So, it's not a natural monopoly that in the sense that physically, it's just an overwhelming case for one person doing it. I think it's a question of economic costs and benefits of having one consolidator versus multiple consolidators. And that's what I was trying to address.

Mr. Roiter:   Okay. Well, with that I think I would try to articulate a public policy for multiple consolidators. I think we are starting from the premise that it is not a natural monopoly to have a single consolidator. And I think we also have the shared premise that the technological challenges of multiple consolidation are manageable.

So then that leaves I think a question of whether to err on the side of allowing for a greater potential for competition when it's at least conceivable that potential competition could arise. And I think if we look back to other examples where we had single providers, whether they were, you know, a single telephone company, AT&T, even single cable operators in local areas, it was hard to make a case that competition would really lead to great benefits because often monopolists did a pretty good job of providing a product, a service.

I, for one, would say that if there is not a natural monopoly and it's technologically feasible to provide a given product or service through multiple providers that there should be a presumption in favor of that unless there are identified serious public policy interests that would be compromised by moving away from a single provider.

And Simon has alluded to some risks, but I, for one, am not yet persuaded that they are anything other than speculative at this point.

The SEC, let's remember, does retain regulatory oversight. If other problems arise from a multiple consolidator model, those could be addressed. I think the burden should be on those who are in favor of preventing the potential for competition to be more specific and to try to put some quantification to the level of risks to various public policies that would come about as a result of multiple consolidation.

I can't tell you that there will be tremendous benefits arising from multiple consolidators either in price or innovation, but I can't rule that out. I can't rule out the possibility that somebody could come up with a completely different model for delivering consolidated data, perhaps an advertising model where users who accept consolidated data might get it more cheaply or might get it for nothing if that particular provider of consolidated data were able to find another source of revenue that could make it profitable to provide market data free or at least at a price that is lower than a single consolidator would provide it.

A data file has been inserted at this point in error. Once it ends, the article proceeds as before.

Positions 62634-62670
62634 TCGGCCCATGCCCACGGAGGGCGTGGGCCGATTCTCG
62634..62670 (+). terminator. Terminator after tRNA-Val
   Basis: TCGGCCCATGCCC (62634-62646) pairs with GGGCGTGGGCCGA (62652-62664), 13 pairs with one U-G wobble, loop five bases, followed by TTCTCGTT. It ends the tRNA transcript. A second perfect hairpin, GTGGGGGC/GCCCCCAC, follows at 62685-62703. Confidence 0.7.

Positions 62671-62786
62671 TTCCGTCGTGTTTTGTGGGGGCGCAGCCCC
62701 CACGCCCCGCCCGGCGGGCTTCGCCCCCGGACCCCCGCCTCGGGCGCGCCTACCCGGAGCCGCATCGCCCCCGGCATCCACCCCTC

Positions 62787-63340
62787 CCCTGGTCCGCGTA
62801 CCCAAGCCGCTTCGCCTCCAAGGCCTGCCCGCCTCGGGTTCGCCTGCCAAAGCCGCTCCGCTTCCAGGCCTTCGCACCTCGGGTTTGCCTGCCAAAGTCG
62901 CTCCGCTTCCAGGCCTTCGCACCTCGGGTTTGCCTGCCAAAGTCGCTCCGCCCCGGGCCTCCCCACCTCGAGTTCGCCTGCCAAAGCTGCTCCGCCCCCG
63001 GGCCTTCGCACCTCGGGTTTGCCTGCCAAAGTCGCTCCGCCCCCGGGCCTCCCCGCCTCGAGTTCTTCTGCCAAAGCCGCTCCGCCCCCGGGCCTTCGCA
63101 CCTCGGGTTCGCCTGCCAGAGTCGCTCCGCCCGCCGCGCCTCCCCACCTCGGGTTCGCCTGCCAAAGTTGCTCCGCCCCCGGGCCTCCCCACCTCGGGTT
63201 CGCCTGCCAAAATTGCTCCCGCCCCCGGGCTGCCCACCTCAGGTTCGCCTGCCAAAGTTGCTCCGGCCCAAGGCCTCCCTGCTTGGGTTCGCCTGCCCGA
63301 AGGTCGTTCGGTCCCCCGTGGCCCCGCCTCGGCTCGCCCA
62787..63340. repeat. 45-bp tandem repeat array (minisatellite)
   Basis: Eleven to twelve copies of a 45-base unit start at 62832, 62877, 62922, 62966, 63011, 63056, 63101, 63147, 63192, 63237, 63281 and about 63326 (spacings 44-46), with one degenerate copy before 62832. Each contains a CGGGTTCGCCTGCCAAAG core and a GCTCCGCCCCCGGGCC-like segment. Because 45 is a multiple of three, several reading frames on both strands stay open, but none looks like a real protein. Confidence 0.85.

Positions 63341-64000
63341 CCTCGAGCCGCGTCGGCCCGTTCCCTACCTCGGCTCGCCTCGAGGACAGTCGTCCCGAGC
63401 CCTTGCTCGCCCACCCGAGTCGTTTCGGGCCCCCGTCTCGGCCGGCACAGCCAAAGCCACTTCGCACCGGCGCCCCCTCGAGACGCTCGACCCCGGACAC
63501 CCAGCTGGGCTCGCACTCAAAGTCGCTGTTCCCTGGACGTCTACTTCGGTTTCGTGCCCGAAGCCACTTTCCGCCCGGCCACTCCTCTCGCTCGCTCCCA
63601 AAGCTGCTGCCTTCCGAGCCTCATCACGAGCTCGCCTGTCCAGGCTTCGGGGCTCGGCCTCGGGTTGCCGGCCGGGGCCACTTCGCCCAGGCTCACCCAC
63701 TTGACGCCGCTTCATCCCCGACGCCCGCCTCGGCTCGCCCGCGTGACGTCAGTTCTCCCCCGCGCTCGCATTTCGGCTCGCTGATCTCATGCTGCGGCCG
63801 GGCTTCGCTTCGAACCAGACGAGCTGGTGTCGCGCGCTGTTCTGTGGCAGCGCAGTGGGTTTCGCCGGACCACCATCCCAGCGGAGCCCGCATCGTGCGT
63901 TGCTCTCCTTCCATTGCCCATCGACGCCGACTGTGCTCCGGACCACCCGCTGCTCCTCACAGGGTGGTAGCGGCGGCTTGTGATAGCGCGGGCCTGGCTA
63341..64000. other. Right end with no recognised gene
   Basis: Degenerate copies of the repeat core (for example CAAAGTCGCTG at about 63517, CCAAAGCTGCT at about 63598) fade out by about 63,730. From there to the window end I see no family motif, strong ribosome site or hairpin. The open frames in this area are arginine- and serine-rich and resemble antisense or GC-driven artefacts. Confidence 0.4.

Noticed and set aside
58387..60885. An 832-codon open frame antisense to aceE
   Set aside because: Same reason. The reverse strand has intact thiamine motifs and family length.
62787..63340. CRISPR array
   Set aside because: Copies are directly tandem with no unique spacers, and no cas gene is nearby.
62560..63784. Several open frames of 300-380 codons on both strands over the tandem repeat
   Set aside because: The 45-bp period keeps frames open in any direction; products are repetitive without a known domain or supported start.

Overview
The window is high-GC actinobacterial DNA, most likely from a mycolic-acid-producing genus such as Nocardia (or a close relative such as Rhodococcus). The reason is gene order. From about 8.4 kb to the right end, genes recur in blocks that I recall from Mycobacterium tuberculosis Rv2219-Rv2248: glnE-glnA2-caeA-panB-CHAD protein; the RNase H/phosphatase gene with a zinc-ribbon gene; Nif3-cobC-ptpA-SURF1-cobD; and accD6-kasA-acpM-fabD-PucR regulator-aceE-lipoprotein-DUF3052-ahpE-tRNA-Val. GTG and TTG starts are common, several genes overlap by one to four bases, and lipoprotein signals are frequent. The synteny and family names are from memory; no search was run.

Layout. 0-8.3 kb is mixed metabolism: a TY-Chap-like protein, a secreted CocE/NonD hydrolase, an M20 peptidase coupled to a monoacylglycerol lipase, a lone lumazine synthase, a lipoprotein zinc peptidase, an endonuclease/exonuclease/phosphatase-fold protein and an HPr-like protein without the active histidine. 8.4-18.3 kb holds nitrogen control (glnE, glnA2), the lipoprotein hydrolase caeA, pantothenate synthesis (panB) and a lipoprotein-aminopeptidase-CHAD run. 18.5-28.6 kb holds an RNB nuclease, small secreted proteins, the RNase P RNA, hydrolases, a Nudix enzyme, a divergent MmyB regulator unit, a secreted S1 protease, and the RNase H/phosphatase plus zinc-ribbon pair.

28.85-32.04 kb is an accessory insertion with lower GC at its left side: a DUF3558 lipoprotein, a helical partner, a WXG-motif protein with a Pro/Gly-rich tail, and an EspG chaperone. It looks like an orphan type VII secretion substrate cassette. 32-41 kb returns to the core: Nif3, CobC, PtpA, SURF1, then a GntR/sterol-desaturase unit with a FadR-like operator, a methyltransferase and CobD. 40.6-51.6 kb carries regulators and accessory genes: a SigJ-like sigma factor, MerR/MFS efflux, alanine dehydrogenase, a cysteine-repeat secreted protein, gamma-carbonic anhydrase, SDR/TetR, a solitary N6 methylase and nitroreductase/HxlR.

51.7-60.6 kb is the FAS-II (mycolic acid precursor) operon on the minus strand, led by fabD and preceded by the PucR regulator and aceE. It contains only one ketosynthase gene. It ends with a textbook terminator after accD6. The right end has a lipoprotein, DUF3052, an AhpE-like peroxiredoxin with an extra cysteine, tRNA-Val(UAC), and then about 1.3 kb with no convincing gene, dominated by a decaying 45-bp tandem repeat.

So I'm still listening and I'm open to being persuaded, but I am not yet -- I have not yet seen a compelling case for preventing the potential for competition. And I would add, finally, that even if there are no new market entrants, if you remove the barriers to entry, there is potential competition. And the mere presence of potential competitors can have a pro-competitive impact even in environments where you have a single provider of the service.

Mr. Seligman:   Eric, let me ask you a follow up, if I could. The question I posed was who would like to make the case for multiple or competing consolidators with the NBBO. I would like you to focus on the final with the NBBO or display rule part of it which I don't think you did address and explain why you both favor or seem to favor competing consolidators and the retention of the NBBO.

Mr. Roiter:   Okay. Well, I think that is one public policy that is dealt with in Simon's paper and one that I think on balance probably has much to be said for it. I think it preserves the potential for competition from the smaller markets. I have a concern that in the absence of an NBBO requirement that the already difficult competitive position of the smaller market centers will be made even more difficult.

Much has been said and debated about payment for order flow. I think if you eliminate the NBBO rule you will see even greater development toward payment for order flow as smaller market centers have to pay simply to have their quotes looked at, perhaps, if not to actually have orders brought to their market.

And, accordingly, I think that the NBBO is imperfect, the NBBO rule; but on balance, it does at least have a pro-competitive impact. And that is to allow for the market centers outside the primary markets to at least put themselves in the position to get their best prices, their best quotes and last sales out to the wider markets.

Mr. Seligman:   Thank you, Eric. I think I saw Adena.

Ms. Friedman:   I'm not going to say anything dramatically new from what you have already said, but I think the crux of the issue really lies in whether the vendors would be able to comply with the vendor display rule without a single source of the data.

We do believe that the NBBO is an important piece of information to have out there. I think it's important from the firm's view to meet their best execution obligations, it's important as a benchmark for evaluating execution quality. So we don't disagree that the vendor display rule is -- the existence of the NBBO is important. But the question is over the last 25 years has technology improved to the point where we don't need the cumbersome nature of a plant and all of the issues that Rich just described that go along with the existence of a plan in order to make sure that those vendors can comply with the vendor display rule.